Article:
Does marine litter concern correlate with changing habits?
The attitudes and behaviours of Scottish residents on the marine environment and the litter in our seas were published in last year’s Marine Social Attitudes Survey.
So as Plastic Free July continues our colleagues from the Marine Analytical Unit share some insights with us about whether concerns about plastics in Scotland’s sea relate to a willingness to change habits.
Concern about plastics in the sea
When asked about the main types of litter in the sea, 67% of Scottish residents reported plastic bottles, while 60% said plastic bags and 49% micro plastics. This suggests that plastics dominate the perceptions of marine litter in Scotland’s sea and coastal areas.
Respondents were asked to select up to four marine environmental issues that they were most concerned about. 83% of residents responded that one of the issues they were most concerned about was litter/plastics in the sea.
When asked how worried they felt about plastics in the ocean, 66% of residents responded ‘very worried’. They were then asked what they have done in the past 12 months, and what they plan on doing in the next 12 months, to help reduce marine litter.
Reducing the use of single use plastic bags was an action that had been taken by a majority of residents (70%). Of those who stated that they were ‘very worried’ about plastics in the ocean, 79% had reduced their use in the past 12 months. This suggests that those with great concern for the health of the sea are indeed willing to change their habits to improve the situation.
There could be other factors influencing the use of single use plastics, however. For example, it is possible that the large number of people using fewer single use plastic bags is a result of the charge put on these carrier bags in recent years rather than a concern for the sea encouraging a change in their habits.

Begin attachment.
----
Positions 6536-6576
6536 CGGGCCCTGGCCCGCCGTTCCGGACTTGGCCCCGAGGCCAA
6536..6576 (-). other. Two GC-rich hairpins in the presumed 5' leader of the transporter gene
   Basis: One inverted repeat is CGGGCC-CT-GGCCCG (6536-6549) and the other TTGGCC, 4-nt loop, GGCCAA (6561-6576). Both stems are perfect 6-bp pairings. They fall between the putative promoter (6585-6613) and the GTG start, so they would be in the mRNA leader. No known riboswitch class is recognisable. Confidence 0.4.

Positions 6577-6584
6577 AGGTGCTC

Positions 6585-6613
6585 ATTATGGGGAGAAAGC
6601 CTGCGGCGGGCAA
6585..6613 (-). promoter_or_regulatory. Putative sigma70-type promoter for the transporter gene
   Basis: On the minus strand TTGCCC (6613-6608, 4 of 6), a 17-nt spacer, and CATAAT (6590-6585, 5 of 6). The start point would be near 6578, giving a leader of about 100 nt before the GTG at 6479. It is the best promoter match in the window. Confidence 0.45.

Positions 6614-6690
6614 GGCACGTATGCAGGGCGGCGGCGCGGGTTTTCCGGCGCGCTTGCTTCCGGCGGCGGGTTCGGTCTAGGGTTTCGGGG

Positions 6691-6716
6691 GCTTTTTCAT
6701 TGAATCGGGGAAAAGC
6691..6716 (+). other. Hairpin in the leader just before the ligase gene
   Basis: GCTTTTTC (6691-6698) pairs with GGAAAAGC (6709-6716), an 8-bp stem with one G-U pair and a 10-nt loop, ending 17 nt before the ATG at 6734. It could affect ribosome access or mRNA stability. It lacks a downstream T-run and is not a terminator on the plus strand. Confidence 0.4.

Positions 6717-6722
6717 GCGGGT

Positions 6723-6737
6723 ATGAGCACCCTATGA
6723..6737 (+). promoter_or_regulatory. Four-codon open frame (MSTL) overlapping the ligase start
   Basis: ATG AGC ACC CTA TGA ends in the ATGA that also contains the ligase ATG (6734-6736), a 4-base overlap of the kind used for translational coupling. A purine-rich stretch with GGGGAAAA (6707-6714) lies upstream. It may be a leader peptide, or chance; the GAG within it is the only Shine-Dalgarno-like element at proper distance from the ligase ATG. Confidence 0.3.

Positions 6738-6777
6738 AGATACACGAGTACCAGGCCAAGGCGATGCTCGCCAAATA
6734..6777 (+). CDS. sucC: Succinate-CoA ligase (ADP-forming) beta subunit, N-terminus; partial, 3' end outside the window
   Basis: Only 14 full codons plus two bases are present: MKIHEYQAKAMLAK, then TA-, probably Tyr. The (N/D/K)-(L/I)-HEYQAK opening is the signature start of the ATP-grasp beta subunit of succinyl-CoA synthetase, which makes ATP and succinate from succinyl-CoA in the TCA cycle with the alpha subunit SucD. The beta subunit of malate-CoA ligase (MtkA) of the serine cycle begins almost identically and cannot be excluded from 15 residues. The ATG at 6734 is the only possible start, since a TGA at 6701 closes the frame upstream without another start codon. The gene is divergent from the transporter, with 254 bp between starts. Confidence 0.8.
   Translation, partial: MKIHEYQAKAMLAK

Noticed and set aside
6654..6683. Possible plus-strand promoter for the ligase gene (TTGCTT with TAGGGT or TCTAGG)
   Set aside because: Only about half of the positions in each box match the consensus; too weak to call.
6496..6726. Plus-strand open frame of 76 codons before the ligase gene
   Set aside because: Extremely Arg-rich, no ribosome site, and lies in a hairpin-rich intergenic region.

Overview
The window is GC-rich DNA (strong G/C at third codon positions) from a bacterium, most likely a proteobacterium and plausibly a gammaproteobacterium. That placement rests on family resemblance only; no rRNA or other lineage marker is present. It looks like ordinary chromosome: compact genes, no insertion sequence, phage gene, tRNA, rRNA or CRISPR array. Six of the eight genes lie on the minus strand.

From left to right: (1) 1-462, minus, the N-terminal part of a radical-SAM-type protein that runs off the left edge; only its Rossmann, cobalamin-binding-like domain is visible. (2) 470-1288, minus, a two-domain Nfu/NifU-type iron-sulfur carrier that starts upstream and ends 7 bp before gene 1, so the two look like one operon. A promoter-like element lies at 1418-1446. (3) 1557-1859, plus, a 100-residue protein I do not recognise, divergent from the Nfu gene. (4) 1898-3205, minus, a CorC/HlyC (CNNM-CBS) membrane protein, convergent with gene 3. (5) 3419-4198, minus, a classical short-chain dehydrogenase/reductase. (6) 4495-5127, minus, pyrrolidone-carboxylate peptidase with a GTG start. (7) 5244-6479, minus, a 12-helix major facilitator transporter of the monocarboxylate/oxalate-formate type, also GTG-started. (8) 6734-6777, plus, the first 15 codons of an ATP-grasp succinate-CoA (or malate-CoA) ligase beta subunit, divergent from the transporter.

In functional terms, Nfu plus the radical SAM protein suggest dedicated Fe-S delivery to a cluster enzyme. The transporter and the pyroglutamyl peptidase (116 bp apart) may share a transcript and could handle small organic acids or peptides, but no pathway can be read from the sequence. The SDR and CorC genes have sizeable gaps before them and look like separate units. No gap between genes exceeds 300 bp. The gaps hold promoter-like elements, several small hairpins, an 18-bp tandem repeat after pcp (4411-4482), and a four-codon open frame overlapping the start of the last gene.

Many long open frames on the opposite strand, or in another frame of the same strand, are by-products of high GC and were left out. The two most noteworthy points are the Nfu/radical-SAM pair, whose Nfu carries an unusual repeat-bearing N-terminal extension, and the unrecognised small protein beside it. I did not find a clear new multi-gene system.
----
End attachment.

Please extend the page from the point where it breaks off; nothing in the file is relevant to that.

The carrier bag charge was first introduced in Scotland in October 2014 and by 2015 the number of single use carrier bags issued annually fell by 80%. The Marine Conservation Society noted in 2016 that the number of plastic carrier bags being found on Scotland’s beaches dropped by 40% two years in a row with a further drop of 42% recorded between 2018 and 2019.
The relationship between being very worried about plastics in the ocean and taking action continued when looking at those recycling more. 77% of residents who cited being ‘very worried’ about plastics in the ocean had recycled more in the past 12 months.
Lack of willingness vs lack of physical ability
Some actions taken to reduce plastics in the sea are more physically demanding than others and whilst they might be ‘very concerned’, people’s willingness or ability to take action can vary depending on how onerous it might be. Therefore, not taking part in more strenuous activities such as beach cleaning may not be down to a lack of willingness but to a lack of physical ability.
Whilst concern about plastics in the Scotland’s sea may influence people’s willingness to change their habits, there are a number of other factors that affect this such as how much effort changing these habits will require and whether they feel that it is actually their responsibility to reduce plastics in Scotland’s seas.
This analysis suggested there is a positive relationship between people concerned about plastics in the sea and taking actions to reduce marine plastics from entering the marine environment.
- SMA 2020. Scotland’s Marine Assessment, 2020. Marine Scotland
- Marine Scotland 2020. Marine Social Attitudes: Survey, 2020. Marine Scotland
- Scot Gov 2021. Increase to carrier bag charge news release, 2021. Scottish Government
- Full survey data is available for other people to use for their own analysis. It can be found under ‘supporting documents’ on the Social Attitudes Survey page
Tags: beach cleaning, carrier bag charge, environment, environmental issues, marine conservation society, marine environment, marine litter, Marine Social Attitudes Survey, micro plastics, plastic bags, plastic bottles, plastic carrier bags, Scotland's Marine Assessment